To avoid the problem with thermo-mechanical stress induced fatigue using conventional flip-chip mounting of bare chips, an elastic chip socket has been developed.
The socket is made by casting silicone elastomer into micro structured silicon molds to form micro bump arrays. After the elastomer is cured and released from the mold, a metal layer is deposited and patterned.
A chip is placed in the socket utilizing guiding structures for chip self alignment. The chip is then held in place by a spring loaded back-plate which can also serve as a heat sink for highly effective chip cooling. Since no adhesives, underfills or solders are used, the rework process becomes very simple and it can also be repeated many times for-the same socket.
Initial contact resistance and thermo-mechanical robustness measurements indicates that this type of sockets could work as a superior replacement for conventional flip-chip technologies in many applications. The particular design of the contact bumps results in metal structures that resemble (although up side down) and are scalable as those in the Chip-First technology. Preliminary thermal shock experiments from room temperature to liquid nitrogen and back show good survival. Thus, this new chip interconnect method indicates the possibility of getting the advantages of the Chip-First technology while eliminating the demand of placing the chip first. The concept will work for chips with rim positioned pads as well as for high density area arrays.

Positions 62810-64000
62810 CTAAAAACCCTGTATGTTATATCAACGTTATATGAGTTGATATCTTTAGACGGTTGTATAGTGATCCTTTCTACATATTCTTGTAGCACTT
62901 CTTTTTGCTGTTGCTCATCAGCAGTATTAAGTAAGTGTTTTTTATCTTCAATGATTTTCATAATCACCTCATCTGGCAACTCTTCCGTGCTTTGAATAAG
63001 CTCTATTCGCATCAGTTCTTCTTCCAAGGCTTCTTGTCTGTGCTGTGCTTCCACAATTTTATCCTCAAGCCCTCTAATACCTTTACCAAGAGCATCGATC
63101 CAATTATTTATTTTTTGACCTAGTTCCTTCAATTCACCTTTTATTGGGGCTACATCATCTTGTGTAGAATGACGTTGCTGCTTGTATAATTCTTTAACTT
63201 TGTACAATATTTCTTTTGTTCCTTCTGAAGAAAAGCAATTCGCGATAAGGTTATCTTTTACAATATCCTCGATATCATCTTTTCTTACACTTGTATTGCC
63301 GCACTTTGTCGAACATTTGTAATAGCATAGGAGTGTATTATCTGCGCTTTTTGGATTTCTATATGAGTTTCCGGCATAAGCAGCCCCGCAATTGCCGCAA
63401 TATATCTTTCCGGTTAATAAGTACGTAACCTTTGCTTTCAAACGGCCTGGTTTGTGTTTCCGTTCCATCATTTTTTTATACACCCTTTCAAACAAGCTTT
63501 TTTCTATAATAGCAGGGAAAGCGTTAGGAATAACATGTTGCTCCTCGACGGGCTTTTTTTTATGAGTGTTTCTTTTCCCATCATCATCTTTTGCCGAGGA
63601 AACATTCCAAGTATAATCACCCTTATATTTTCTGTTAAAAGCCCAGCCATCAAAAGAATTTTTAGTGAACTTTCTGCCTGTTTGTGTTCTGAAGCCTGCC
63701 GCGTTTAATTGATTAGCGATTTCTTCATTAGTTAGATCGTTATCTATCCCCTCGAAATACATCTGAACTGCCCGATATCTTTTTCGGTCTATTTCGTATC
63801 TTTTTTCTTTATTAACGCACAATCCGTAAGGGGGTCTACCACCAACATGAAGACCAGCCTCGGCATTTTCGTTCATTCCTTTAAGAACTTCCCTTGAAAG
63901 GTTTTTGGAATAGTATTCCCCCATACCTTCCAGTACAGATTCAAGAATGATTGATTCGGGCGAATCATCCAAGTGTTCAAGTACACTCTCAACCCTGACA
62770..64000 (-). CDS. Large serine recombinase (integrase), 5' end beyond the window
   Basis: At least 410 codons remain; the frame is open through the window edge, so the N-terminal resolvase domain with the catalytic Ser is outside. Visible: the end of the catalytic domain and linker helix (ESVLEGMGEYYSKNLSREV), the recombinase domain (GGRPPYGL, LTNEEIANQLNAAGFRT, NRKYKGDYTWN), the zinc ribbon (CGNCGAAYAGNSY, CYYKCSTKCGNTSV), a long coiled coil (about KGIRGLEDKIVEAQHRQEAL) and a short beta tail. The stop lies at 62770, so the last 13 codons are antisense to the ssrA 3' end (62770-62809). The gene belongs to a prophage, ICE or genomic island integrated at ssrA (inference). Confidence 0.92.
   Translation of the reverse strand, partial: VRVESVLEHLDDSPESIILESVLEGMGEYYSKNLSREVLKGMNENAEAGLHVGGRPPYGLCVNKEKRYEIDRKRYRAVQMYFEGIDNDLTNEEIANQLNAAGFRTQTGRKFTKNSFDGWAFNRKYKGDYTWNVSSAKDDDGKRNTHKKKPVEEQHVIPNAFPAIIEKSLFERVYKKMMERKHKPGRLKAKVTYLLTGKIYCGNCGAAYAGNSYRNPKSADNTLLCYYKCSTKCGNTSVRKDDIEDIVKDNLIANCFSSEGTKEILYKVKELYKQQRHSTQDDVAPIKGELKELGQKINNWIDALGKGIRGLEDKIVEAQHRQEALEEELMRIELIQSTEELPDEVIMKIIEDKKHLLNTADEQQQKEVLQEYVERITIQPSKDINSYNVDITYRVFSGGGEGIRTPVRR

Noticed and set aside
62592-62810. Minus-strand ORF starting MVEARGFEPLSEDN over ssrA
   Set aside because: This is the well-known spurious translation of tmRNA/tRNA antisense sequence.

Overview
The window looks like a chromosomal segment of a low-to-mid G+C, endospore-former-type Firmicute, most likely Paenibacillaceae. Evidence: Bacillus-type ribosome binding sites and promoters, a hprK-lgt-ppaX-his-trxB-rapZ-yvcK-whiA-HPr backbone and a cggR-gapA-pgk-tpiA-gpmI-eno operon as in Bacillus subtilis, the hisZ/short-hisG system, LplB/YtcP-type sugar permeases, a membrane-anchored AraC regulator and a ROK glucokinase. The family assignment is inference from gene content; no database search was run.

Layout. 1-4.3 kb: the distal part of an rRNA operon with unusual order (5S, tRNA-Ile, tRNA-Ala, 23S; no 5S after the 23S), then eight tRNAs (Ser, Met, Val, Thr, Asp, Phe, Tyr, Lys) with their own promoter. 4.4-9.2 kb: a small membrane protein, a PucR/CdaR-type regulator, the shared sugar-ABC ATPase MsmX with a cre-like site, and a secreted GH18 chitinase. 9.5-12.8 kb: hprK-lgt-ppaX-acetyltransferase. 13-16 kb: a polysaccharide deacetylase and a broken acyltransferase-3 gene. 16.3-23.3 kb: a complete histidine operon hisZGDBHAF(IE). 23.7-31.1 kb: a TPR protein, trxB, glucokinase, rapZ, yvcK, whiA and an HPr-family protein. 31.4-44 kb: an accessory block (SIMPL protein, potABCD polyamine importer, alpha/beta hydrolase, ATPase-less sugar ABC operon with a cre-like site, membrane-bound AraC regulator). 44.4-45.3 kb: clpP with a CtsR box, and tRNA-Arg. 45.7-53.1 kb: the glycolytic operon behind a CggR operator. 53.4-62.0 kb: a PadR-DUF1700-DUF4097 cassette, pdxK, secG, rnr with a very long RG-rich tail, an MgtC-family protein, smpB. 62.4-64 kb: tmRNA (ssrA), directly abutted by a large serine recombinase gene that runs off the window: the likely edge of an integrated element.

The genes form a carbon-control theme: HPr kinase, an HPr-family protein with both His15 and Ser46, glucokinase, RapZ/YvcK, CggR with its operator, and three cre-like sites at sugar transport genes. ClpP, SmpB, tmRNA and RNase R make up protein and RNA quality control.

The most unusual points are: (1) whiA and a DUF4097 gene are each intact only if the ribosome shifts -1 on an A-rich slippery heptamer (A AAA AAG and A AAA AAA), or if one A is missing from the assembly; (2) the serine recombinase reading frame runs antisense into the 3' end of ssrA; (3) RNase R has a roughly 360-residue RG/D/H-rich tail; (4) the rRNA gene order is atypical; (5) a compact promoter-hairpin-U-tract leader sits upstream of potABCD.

2003. Vol. 26, no 1, 33-40 p.
chip-first; chip socket; flip chip; multi-chip modules; packaging; silicone elastomer; thermal fatigue; thermal stress